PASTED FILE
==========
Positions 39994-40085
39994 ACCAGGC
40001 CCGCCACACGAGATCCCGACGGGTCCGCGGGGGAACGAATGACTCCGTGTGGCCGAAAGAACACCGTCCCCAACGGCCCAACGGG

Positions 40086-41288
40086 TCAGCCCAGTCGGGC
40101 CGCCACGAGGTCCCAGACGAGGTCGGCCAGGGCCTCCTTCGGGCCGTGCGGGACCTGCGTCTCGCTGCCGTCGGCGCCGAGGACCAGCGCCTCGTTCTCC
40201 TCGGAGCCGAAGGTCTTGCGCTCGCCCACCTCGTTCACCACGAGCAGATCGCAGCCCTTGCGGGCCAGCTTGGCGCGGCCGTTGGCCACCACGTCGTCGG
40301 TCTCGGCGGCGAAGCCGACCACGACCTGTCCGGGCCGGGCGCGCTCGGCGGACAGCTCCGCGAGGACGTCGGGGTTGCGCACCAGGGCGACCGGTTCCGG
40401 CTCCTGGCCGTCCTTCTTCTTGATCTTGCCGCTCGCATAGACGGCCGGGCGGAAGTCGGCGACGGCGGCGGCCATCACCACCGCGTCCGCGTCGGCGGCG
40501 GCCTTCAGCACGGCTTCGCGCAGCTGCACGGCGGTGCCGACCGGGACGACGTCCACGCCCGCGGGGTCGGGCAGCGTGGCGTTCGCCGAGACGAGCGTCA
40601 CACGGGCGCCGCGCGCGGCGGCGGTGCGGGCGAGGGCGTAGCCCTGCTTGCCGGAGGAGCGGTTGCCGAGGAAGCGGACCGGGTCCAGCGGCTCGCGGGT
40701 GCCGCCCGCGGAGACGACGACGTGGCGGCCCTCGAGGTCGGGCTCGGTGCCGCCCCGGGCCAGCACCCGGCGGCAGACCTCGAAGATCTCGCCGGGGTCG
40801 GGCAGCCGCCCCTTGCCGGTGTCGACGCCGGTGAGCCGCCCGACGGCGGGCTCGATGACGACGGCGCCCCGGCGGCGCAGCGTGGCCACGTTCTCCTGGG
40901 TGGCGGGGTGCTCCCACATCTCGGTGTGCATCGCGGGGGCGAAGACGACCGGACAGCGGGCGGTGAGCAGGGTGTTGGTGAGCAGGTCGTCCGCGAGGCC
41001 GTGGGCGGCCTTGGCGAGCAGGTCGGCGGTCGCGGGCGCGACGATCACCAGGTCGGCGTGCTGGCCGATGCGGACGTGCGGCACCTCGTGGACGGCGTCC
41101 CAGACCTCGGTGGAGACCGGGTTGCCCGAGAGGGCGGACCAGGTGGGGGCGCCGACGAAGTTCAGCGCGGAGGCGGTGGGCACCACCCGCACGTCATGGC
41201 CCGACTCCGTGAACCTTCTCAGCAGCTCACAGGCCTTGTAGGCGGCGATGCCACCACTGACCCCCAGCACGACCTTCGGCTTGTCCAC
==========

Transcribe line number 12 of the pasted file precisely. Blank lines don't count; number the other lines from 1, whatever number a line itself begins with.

40701 GCCGCCCGCGGAGACGACGACGTGGCGGCCCTCGAGGTCGGGCTCGGTGCCGCCCCGGGCCAGCACCCGGCGGCAGACCTCGAAGATCTCGCCGGGGTCG